1931 Ordnance Survey map showing the approximate locations of the bomb drops, in no particular order
1. Siemens - the bomb possibly fell down one one of the 5 chimneys (highlighted in yellow), or it fell into an empty mould
2: Spring Mill
3. Gate Lodge at the bottom of Park Drive
4. Spring Mill Terrace and Bessemer Terrace
5. Victory Club - there was a scrap yard near here and debris fell on the Club
6. A guess at where on the hillside one of the bombs dropped; possibly near a coal / ganister mine, near Brownhill Row and below White Row. The pit where Albert Cooke was working that night is probably the one highlighted in green; this is marked as "colliery" on a map of 1908, and as "old colliery buildings" on a map of 1941 in Hazel Stansfield's book "Samuel Fox and Company"
As far as I know, there were no more bombs dropped on Stocksbridge.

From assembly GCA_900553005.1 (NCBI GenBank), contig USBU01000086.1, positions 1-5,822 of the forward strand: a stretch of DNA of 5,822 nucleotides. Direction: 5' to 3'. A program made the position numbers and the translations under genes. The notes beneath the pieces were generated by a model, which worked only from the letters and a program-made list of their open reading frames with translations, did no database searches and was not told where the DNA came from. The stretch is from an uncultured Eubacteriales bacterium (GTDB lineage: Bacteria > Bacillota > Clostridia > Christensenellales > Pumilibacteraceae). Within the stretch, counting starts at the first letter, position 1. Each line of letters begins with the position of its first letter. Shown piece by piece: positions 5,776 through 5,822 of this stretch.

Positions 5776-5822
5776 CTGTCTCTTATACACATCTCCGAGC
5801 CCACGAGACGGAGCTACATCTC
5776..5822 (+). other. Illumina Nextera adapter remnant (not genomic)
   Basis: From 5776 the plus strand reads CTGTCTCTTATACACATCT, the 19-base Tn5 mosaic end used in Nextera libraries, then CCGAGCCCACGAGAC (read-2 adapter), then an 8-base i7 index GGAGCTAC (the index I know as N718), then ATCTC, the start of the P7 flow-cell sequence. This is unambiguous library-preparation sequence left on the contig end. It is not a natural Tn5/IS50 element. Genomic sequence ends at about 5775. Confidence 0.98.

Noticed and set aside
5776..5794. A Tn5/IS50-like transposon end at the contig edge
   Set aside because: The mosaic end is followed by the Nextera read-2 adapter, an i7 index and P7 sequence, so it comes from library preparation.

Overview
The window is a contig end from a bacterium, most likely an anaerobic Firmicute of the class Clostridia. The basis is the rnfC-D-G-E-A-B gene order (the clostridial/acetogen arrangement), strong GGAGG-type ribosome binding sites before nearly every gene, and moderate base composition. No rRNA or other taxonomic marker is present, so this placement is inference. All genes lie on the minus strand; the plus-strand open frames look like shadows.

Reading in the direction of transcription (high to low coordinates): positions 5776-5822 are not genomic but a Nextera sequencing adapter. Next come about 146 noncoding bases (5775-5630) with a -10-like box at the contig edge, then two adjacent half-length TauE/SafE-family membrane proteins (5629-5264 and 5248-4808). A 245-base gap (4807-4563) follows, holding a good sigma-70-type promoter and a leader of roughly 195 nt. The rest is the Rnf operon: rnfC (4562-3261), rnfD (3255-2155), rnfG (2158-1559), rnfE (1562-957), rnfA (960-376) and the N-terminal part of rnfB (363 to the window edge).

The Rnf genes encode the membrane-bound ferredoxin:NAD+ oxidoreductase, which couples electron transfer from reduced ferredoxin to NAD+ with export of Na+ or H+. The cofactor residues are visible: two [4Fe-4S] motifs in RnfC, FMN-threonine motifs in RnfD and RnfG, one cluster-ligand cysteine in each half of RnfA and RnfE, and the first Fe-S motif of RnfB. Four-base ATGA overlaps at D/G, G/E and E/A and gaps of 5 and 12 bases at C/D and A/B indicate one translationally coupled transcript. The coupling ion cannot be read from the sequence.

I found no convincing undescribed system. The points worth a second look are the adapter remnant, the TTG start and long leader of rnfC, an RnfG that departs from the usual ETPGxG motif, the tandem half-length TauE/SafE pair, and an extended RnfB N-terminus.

Sheffield Archives has an ordnance survey map of Stocksbridge, showing war damage sites in relation to compensation claims. I have written to enquire about this [as at 14th May 2021]
Jack Branston, History of Stocksbridge
The History of Stocksbridge School, Sections 1 & 2, 1929-1971, pub. 1983. 1929-1945 was written by Mr. Keith Angus
Hazel Stansfield, Samuel Fox & Company Limited 1842-1967
The Penistone Almanacs
The Paragon Newsletters published by Stocksbridge History Society
Correspondence over the years with people who remember the bombing
Comments made on the Stocksbridge & District Bygone Days Facebook page in response to my requests for information
Note: I found nothing in the local newspapers. The South Yorkshire Times is available for 1940/41 online but as yet the Penistone, Stocksbridge & Hoyland Gazette is not [correct at May 2021]. There were some reports of air raids but details were very vague – for example, one reported air raid happened “in a N. E. town.”